A hammertoes is a deformity of the middle joint of a toe, producing a clenched, clawlike appearance in the affected digit. The tendons in the toe become abnormally contracted, causing the toe to bend downward, which, in turn, forces the joint to protrude upward. A mallet toe is a deformity in which the end joint of a toe becomes bent downward, so that the toe curls underneath itself. In either case the affected joints are stiff, and often the toe cannot be straightened out. Constant rubbing against shoes may furthermore cause a painful corn (a round Hammer toes patch of rough, thickened, calloused skin) to develop over the joint or at the tip of the affected toe. Hammer and mallet toes may occur in any toe, although the second toe is the most common site. These deformities are often painful and limit the toe?s range of motion-sometimes requiring surgery.

Causes

Medical problems, such as stroke or diabetes that affect the nerves, may also lead to hammertoe. For example, diabetes can result in poor circulation, especially in the feet. As a result, the person may not feel that their toes are bent into unnatural positions. The likelihood of developing hammertoe increases with age and may be affected by gender (more common in women) and toe length; for example, when the second toe is longer than the big toe, hammertoe is more likely to occur. Hammertoe may also be present at birth. Genetics may factor in to developing hammertoe, particularly if the foot is flat or has a high arch, resulting in instability.

Hammer ToeSymptoms

The symptoms of hammertoe are progressive, meaning that they get worse over time. Hammertoe causes the middle joint on the second, third, fourth, or fifth toes to bend. The affected toe may be painful or irritated, especially when you wear shoes. Areas of thickened skin (corns) may develop between, on top of, or at the end of your toes. Thickened skin (calluses) may also appear on the bottom of your toe or the ball of your foot. It may be difficult to find a pair of shoes that is comfortable to wear.

Diagnosis

Most health care professionals can diagnose hammertoe simply by examining your toes and feet. X-rays of the feet are not needed to diagnose hammertoe, but they may be useful to look for signs of some types of arthritis (such as rheumatoid arthritis) or other disorders that can cause hammertoe.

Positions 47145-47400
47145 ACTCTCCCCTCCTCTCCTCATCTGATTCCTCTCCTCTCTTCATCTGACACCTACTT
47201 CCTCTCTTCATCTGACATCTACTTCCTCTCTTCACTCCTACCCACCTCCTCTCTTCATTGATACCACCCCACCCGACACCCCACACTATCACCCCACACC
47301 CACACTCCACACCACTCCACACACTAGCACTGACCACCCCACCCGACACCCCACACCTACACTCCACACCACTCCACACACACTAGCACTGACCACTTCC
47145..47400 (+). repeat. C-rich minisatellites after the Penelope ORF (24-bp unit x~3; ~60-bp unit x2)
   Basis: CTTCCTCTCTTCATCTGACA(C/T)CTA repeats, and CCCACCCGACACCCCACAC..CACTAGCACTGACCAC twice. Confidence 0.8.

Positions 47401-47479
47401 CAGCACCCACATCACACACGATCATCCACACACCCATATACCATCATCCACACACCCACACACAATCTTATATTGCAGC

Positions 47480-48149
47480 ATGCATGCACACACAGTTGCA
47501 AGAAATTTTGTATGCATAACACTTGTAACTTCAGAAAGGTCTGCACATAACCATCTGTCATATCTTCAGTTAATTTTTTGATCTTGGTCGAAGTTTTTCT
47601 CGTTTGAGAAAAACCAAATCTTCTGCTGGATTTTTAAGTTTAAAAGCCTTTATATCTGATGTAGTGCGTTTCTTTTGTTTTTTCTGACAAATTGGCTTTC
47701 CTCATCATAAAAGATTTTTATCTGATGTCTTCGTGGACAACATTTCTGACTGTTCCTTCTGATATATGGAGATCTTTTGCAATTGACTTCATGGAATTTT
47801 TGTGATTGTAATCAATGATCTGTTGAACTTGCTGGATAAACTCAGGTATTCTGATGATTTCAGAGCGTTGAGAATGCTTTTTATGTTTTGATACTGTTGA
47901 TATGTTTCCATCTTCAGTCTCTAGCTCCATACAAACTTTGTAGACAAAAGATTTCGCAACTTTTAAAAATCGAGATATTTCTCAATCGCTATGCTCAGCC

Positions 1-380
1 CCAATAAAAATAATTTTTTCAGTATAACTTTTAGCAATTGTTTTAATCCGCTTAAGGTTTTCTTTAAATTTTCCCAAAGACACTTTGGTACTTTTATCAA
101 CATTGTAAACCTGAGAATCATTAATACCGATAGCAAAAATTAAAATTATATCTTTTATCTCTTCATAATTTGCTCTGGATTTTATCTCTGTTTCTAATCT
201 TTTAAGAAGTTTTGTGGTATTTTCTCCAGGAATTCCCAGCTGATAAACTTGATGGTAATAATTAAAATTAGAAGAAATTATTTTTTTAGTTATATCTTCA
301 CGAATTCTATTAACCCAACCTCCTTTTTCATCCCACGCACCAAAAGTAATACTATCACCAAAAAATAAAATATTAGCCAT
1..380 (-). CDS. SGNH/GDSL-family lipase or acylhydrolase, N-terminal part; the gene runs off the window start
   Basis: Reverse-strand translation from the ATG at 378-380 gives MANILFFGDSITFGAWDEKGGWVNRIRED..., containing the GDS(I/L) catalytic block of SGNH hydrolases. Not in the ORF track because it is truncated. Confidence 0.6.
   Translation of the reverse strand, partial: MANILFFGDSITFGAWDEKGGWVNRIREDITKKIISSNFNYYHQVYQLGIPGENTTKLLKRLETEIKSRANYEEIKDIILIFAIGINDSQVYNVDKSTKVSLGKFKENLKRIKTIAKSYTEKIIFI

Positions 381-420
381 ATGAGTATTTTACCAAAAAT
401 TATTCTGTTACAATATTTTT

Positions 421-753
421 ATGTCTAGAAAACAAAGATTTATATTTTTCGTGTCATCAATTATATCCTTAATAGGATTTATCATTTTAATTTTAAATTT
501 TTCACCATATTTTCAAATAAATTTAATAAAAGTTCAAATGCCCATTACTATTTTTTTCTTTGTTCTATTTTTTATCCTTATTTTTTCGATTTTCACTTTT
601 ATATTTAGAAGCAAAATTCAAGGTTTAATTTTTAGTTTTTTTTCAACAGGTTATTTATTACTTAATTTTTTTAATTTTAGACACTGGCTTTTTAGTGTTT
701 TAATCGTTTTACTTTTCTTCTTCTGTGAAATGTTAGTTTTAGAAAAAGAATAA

Non Surgical Treatment

Treatment options for a hammertoe are based on the severity of the condition. A hammertoe caused by inappropriate footwear can be corrected by wearing properly fitting shoes. If a high arch caused the condition, wearing toe pads or insoles in your shoes can help. These pads work by shifting your toe?s position, which relieves pain and corrects the appearance of your toe.

Surgical Treatment

Surgery is used when other types of treatment fail to relieve symptoms or for advanced cases of hammertoe. There are several types of surgeries to treat hammertoe. A small piece of bone may be removed from the joint (arthroplasty). The toe joint may be fused to straighten it (arthrodesis). Surgical hardware, such as a pin, may be used to hold the bones in place while they heal. Other types of surgery involve removing skin (wedging) or correcting muscles and tendons to balance the joint.

Hammer ToePrevention

The best first step you can take is to evaluate your shoe choices. Ditch any shoes that aren?t serving your feet well. Shoes that crowd the front of your foot, especially around your toes, aggravate the existing condition and can also cause the condition to develop. If you suspect the development of hammertoe, you may also try using protective pads to prevent irritation and the development of corns. Custom orthotics to correct muscle imbalances in your feet may also help prevent hammertoe.